In the Journals

Patient movement increases risk for transferring P. aeruginosa infection in cystic fibrosis

The movement of patients within cystic fibrosis centers appeared likely to be an important risk factor for the acquisition of shared P. aeruginosa strain infections, according to study results.

“Our study shows that the movement of patients with cystic fibrosis between different health care settings seems to be an important risk factor for the acquisition of transmissible P. aeruginosa infections,” Timothy J. Kidd, PhD, a postdoctoral fellow at Queen’s University in the U.K., told Healio.com/Pulmonology.

Timothy J. Kidd

Timothy J. Kidd

Kidd and colleagues conducted a cross-sectional study to assess the movement of patients with cystic fibrosis infected with P. aeruginosa between September 2007 and June 2010.

The analysis included 983 patients at 18 cystic fibrosis centers in Australia.

Researchers applied social network analysis to patient movement data from patients infected with P. aeruginosa to assess the role of patient mobility in P. aeruginosa genotype prevalence.

The researchers also used networks that linked treatment centers based on the movement of patients that attended adult and pediatric cystic fibrosis centers and compared them with the movement of patients infected with all P. aeruginosa strains, unique strains and common Australian shared strains.

AUST-01 infections — a predominant Australian strain of P. aeruginosa — appeared more in a measure of the number of unique links directed from a particular network node (P = .004) and a measure of subgroup adhesion (k-core) (P = .005). AUST-02 — another predominant Australian strain — appeared more in a measure of the total number of unique links that a particular network node had (P = .02) and k-core (P = .07) estimates for the previous health care facilities.    

Kidd told Healio.com/Pulmonology about the need for preventing the transfer of the P. aeruginosa infection.

“These results show the importance of prioritizing infection control interventions, including prospective molecular surveillance, strict infection control, hospital design and ventilation to limit cross-infection,” he said. – by Ryan McDonald

Disclosure: The researchers report no relevant financial disclosures.

The movement of patients within cystic fibrosis centers appeared likely to be an important risk factor for the acquisition of shared P. aeruginosa strain infections, according to study results.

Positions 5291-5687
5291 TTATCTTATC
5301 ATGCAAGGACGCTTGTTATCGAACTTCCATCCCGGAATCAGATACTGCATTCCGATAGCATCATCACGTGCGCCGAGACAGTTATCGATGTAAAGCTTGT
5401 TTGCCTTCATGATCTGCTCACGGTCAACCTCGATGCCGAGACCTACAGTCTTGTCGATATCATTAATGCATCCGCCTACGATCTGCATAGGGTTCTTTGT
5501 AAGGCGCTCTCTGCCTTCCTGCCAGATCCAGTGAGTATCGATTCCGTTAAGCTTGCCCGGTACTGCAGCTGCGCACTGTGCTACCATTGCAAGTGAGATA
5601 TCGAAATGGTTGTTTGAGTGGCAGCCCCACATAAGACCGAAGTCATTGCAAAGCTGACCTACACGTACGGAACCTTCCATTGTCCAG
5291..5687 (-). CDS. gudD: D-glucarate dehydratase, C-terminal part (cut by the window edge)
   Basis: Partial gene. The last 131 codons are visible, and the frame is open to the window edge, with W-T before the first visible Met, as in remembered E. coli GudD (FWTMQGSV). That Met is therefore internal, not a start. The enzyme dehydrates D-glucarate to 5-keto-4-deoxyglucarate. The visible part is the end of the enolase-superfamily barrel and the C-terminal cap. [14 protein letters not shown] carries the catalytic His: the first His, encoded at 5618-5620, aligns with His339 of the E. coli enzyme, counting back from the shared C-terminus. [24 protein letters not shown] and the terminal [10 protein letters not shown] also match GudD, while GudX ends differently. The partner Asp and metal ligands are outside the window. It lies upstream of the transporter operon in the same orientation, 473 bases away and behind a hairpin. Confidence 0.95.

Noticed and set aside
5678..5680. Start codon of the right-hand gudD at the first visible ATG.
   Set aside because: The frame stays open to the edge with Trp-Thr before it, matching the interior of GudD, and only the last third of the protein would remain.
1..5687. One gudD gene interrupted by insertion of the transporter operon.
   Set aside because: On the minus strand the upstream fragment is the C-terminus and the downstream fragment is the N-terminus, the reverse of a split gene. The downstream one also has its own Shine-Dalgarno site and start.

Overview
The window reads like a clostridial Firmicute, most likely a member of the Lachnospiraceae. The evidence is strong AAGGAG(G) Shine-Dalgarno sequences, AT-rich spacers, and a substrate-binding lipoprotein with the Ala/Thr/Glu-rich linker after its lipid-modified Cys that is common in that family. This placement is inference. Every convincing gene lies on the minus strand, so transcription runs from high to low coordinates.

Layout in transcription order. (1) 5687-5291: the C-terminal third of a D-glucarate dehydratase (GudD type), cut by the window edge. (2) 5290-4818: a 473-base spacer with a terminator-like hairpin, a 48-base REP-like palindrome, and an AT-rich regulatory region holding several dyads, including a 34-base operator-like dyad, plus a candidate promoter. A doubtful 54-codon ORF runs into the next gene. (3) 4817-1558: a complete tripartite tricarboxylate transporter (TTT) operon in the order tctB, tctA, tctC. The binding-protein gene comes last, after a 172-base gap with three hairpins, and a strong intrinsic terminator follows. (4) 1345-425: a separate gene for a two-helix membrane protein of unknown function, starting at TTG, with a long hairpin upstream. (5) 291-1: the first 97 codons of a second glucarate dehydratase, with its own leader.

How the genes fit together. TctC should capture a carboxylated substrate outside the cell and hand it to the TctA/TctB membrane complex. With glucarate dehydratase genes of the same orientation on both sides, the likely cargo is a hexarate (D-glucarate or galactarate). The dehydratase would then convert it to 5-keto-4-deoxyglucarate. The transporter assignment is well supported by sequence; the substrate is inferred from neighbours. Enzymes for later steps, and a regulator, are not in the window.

“Our study shows that the movement of patients with cystic fibrosis between different health care settings seems to be an important risk factor for the acquisition of transmissible P. aeruginosa infections,” Timothy J. Kidd, PhD, a postdoctoral fellow at Queen’s University in the U.K., told Healio.com/Pulmonology.

Timothy J. Kidd

Timothy J. Kidd

Kidd and colleagues conducted a cross-sectional study to assess the movement of patients with cystic fibrosis infected with P. aeruginosa between September 2007 and June 2010.

The analysis included 983 patients at 18 cystic fibrosis centers in Australia.

Researchers applied social network analysis to patient movement data from patients infected with P. aeruginosa to assess the role of patient mobility in P. aeruginosa genotype prevalence.

The researchers also used networks that linked treatment centers based on the movement of patients that attended adult and pediatric cystic fibrosis centers and compared them with the movement of patients infected with all P. aeruginosa strains, unique strains and common Australian shared strains.

AUST-01 infections — a predominant Australian strain of P. aeruginosa — appeared more in a measure of the number of unique links directed from a particular network node (P = .004) and a measure of subgroup adhesion (k-core) (P = .005). AUST-02 — another predominant Australian strain — appeared more in a measure of the total number of unique links that a particular network node had (P = .02) and k-core (P = .07) estimates for the previous health care facilities.    

Kidd told Healio.com/Pulmonology about the need for preventing the transfer of the P. aeruginosa infection.

“These results show the importance of prioritizing infection control interventions, including prospective molecular surveillance, strict infection control, hospital design and ventilation to limit cross-infection,” he said. – by Ryan McDonald

Disclosure: The researchers report no relevant financial disclosures.